In March 2013, Jodie Abacus was at his lowest ebb. After running himself into the ground working two jobs, he ended up in hospital with pneumonia. Then his girlfriend dumped him. “I felt like I just needed to give myself a hug,” he recalls. “A hug would have made me feel like it was alright.”
When he got home, he sat down in his room (“full of stripped wallpaper, a mattress and a keyboard”) and wrote that hug, his breakthrough single ‘I’ll Be That Friend’, officially released later this month. The upbeat soul jam was inspired by a good friend who’d come to the hospital, lent him a laptop, brought him food and been there for him when few others had. “It made me realise what it means to have someone,” he says.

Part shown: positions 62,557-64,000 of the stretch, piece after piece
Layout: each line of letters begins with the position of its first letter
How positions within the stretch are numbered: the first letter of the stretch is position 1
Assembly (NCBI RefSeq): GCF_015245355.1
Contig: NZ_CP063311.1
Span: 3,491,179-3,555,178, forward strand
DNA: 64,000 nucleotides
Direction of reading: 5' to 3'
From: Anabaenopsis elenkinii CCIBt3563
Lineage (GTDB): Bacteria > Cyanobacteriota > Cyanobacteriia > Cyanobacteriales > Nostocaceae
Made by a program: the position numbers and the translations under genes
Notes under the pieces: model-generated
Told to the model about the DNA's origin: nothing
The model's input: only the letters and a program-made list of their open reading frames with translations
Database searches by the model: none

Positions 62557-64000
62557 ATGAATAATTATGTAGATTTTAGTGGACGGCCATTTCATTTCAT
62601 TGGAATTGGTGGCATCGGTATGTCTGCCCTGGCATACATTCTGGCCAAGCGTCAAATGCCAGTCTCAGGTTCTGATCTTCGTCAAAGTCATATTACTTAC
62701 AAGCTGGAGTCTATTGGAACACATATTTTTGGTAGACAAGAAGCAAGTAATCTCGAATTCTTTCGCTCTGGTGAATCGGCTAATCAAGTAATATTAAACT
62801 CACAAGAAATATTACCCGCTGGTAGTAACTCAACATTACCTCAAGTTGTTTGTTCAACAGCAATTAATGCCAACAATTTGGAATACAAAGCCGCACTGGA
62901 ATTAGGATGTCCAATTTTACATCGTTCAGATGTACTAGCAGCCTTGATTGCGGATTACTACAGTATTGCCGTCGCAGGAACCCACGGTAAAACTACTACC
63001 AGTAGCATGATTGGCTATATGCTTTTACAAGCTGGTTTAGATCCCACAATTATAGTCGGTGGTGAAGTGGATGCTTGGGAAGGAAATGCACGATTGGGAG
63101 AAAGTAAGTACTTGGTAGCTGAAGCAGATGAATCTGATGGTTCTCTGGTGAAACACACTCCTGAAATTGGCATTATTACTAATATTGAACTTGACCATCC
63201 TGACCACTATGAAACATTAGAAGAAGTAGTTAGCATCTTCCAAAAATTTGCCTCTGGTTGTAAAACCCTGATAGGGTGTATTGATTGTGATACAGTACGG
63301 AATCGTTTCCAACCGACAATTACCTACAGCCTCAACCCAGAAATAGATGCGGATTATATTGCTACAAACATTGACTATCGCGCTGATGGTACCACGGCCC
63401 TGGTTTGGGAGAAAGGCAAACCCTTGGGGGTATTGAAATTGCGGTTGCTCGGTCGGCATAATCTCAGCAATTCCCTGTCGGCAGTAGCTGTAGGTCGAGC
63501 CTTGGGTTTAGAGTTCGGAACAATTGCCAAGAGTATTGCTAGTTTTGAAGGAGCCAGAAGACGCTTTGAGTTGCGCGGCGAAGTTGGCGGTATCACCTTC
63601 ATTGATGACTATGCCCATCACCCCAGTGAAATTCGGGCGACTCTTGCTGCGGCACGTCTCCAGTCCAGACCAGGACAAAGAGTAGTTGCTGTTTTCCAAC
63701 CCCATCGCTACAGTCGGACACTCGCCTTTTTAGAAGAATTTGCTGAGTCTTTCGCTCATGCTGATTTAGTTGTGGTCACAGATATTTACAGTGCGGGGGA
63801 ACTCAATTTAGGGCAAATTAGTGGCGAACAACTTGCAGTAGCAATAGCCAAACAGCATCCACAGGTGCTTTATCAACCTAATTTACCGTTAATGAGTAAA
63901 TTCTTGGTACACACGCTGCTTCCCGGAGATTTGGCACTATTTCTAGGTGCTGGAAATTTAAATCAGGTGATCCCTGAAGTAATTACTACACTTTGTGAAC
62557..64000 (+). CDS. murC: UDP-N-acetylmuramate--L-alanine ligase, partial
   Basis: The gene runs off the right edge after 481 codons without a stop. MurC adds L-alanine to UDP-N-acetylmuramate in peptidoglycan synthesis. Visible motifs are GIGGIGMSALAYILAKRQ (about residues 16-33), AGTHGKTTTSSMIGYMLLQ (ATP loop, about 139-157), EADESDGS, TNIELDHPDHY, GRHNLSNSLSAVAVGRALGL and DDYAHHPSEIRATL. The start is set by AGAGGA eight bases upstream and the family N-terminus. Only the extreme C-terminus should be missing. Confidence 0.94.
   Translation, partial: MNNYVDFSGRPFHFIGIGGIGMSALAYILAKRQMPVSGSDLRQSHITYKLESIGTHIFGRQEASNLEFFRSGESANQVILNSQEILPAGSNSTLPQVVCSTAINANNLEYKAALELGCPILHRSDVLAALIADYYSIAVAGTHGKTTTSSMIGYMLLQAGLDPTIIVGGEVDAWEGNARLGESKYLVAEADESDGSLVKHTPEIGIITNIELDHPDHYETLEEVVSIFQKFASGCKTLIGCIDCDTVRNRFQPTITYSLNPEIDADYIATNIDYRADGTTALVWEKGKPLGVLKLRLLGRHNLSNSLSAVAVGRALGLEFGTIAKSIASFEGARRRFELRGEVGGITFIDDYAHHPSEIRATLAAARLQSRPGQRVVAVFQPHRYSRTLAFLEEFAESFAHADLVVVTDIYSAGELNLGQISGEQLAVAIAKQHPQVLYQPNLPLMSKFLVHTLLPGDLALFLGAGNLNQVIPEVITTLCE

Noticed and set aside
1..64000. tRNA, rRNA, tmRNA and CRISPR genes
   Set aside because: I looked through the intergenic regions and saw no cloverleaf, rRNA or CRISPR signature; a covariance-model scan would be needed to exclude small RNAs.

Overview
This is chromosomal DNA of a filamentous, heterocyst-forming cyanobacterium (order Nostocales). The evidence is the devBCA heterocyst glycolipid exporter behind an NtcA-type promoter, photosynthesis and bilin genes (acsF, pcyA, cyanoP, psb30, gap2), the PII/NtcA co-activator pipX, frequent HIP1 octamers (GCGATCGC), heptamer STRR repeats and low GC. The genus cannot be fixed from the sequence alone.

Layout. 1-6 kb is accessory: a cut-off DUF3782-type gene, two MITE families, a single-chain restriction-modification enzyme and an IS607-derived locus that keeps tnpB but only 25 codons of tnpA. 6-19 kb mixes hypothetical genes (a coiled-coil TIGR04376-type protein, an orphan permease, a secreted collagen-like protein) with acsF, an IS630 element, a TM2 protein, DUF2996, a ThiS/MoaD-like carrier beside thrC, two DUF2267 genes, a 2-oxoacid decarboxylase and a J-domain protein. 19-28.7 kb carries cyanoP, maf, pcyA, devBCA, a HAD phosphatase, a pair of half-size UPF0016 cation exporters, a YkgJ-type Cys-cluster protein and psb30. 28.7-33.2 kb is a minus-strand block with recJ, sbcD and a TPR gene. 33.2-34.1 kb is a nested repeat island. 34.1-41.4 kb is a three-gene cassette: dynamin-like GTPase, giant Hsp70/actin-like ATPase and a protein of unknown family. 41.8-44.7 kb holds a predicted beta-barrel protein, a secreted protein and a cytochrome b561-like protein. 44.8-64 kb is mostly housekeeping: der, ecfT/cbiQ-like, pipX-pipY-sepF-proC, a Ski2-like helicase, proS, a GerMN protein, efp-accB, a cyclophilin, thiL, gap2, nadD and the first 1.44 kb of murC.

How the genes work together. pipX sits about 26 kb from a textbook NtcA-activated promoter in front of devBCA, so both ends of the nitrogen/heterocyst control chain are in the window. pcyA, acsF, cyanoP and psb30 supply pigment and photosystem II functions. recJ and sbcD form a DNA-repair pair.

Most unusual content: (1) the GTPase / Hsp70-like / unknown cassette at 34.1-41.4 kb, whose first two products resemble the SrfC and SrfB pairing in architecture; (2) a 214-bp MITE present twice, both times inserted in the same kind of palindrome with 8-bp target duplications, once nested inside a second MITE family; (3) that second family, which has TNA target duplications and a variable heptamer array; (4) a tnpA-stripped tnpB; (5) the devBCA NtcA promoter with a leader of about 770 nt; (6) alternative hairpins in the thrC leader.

Fast-forward to summer 2016 and you’ll find Abacus racking up streams into the millions. Following two big tour support slots, where his sunny stage presence won over Laura Mvula and Jamie Woon’s crowds, he’s also been playing festivals, from Secret Garden Party to V.
With his debut album pencilled in for early 2017, he’s been working with enviable collaborators like Adele’s mate Tobias Jesso Jr, Bristol house DJ Julio Bashmore and LA producer Ariel Rechtshaid (Vampire Weekend, Beyoncé). But his music also draws on a range of classic influences – he emphasises the amount of music played at home when he was younger by his mum and DJ dad (think Stevie Wonder, Paul McCartney and Billy Joel).
That makes his standards high. A song needs to give Jodie goosebumps if he’s going to let others hear it. Or, as he puts it: “I’m gonna make sure your butter is buttered right to the edges of your toast.” This might explain the weightiness of his lyrics, about porn stars, unpaid debts and a tragic party girl. “I want to know my music changes people’s lives,” he enthuses. “Songs that stop them from taking a bullet. I want it to be the truth.”